Note that this letter deals with issues that are national in scope. In keeping with our priorities at Black Box Voting, deals with the core issue of public rights in public elections in addition to addressing specific talking points against no-fault absentee and for checks and balances for the same-day registration process. (PDF version here: http://www.bbvdocs.org/DC/DC-Election-Reforms-letter.pdf(226 KB))
You will also see the issue of public rights in public elections addressed in our anti-trust letter to the USDOJ. (That letter can be found here:
(1100 KB) )
I strongly urge the election reform community to begin to address these core issues -- public right to see, verify and authenticate all essential components of elections -- as well.
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Letter sent by Black Box Voting to each member of the Washington D.C. Council:
Oct. 7, 2009
1. REQUEST TO HOLD OFF ON NO-FAULT VOTE-BY-MAIL
2. Checks and Balances need to be articulated for Same-Day Registration
3. Public rights in public elections
Black Box Voting is a national nonpartisan nonprofit elections watchdog group. Here are our concerns regarding the upcoming changes in D.C. elections processes:
1. MOVING TO NO-FAULT ABSENTEE: This conceals who cast the votes that are counted, opens up very difficult challenges for ballot chain of custody, introduces unregulated and concealed authentication software, and can reduce ballot privacy. It is the new trend, but dependent on processes that are concealed from the public, and on technology and high risk signature databases which can be manipulated by insiders.
Need-based absentee voting contains checks and balances missing from no-fault absentee voting, and also caps risks at about 10-12 percent of ballots cast. Absentee voting should be limited to need only. We urge you to hold off on this trendy but unsafe change.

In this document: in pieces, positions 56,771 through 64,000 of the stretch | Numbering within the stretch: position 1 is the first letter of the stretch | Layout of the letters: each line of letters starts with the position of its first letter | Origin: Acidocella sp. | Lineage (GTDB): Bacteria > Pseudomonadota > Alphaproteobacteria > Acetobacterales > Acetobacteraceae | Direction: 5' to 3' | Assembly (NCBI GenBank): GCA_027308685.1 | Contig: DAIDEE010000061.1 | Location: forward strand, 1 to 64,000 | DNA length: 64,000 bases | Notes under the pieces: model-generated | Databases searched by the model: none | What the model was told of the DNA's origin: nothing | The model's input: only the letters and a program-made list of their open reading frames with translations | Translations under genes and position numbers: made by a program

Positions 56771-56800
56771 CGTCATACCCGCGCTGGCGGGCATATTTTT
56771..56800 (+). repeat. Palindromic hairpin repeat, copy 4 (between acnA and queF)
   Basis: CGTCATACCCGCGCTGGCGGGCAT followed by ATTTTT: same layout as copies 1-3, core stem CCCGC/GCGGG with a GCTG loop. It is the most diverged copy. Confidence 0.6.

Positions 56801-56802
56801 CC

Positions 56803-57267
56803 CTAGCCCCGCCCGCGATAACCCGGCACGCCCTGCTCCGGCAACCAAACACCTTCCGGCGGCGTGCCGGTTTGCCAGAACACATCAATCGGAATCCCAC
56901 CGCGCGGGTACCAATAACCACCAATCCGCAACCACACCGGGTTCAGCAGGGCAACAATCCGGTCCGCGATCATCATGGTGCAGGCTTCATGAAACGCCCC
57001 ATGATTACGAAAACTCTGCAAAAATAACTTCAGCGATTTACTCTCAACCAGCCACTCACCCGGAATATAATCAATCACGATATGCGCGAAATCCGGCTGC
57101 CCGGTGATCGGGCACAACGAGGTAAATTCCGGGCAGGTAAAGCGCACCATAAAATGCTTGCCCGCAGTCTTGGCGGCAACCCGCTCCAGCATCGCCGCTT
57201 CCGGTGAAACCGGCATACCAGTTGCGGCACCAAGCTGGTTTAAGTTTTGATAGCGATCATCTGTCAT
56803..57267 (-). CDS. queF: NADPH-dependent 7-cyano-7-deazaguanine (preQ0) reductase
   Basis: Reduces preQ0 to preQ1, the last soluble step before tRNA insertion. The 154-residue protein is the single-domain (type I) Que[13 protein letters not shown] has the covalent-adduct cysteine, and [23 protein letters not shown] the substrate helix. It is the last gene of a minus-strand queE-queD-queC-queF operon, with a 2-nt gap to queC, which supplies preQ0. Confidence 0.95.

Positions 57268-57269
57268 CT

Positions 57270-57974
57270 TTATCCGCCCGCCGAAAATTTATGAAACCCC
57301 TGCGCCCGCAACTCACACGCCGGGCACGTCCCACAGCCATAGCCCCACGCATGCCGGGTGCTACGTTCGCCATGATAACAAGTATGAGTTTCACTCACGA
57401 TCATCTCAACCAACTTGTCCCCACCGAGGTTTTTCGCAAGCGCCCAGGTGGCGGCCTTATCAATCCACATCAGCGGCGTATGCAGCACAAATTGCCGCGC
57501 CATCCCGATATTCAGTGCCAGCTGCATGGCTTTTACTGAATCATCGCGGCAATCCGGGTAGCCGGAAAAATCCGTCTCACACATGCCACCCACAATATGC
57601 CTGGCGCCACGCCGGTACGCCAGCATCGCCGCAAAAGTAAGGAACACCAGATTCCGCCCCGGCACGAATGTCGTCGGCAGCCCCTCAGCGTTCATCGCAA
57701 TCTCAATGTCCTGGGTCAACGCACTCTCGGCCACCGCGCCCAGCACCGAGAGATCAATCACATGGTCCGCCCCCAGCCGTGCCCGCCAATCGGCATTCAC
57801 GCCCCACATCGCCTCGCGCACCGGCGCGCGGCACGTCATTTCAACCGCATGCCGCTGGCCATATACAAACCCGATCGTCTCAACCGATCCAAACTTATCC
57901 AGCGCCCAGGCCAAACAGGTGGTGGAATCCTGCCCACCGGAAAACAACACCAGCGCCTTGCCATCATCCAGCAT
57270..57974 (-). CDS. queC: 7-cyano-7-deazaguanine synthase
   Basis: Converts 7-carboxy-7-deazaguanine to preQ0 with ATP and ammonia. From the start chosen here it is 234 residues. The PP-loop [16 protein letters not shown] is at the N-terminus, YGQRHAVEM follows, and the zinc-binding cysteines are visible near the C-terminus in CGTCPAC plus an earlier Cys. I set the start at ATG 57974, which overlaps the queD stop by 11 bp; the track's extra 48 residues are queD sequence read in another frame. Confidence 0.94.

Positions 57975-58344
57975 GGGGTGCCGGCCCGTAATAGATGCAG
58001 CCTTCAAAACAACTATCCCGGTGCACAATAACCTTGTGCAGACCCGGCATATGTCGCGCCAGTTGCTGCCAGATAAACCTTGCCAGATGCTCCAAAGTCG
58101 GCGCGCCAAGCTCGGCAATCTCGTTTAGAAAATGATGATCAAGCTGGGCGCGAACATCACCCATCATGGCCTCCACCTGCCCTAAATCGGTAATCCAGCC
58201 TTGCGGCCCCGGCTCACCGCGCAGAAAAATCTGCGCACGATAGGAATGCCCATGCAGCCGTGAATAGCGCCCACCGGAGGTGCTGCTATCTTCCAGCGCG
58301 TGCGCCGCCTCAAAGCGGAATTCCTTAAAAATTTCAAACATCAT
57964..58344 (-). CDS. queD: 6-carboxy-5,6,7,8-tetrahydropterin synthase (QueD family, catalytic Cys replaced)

In a nutshell: Vote-by-mail conceals who casts the vote. At issue is protecting voter's rights by making sure the public is allowed to scrutinize and verify all essential components of public elections, and protecting voting rights by minimizing opportunity for inside tampering. Absentee voting has a history of inside tampering, most recently in New Jersey.(1)
Absentee voting carries higher risks than polling place voting. First, a real person need not show up, opening opportunities for insiders to submit counterfeit ballots to exploit vacant spaces from voters with a history of non-regular voting. Insiders can selectively purge votes from eligible voters by failing to authenticate certain envelopes' dates or signatures, and insiders can stuff the ballot box by authenticating ballots that are ineligible. A history of such exploits exists; for example, see Lake County (IN).(2)
Here are some additional exploits specific to mail-in voting: The oops excuse: Voting machine vendors and ballot printers have a history of sending wrong ballots, omitted ballots, late ballots and privacy-stealing ballots.
One of these problem vendors is Sequoia Voting Systems, the vendor you use in Washington D.C. During the crucial 2008 general election, Sequoia Voting Systems reported to Denver County (Colo.) that it had mailed 21,450 ballots, when it actually only mailed 10,364 ballots.(3)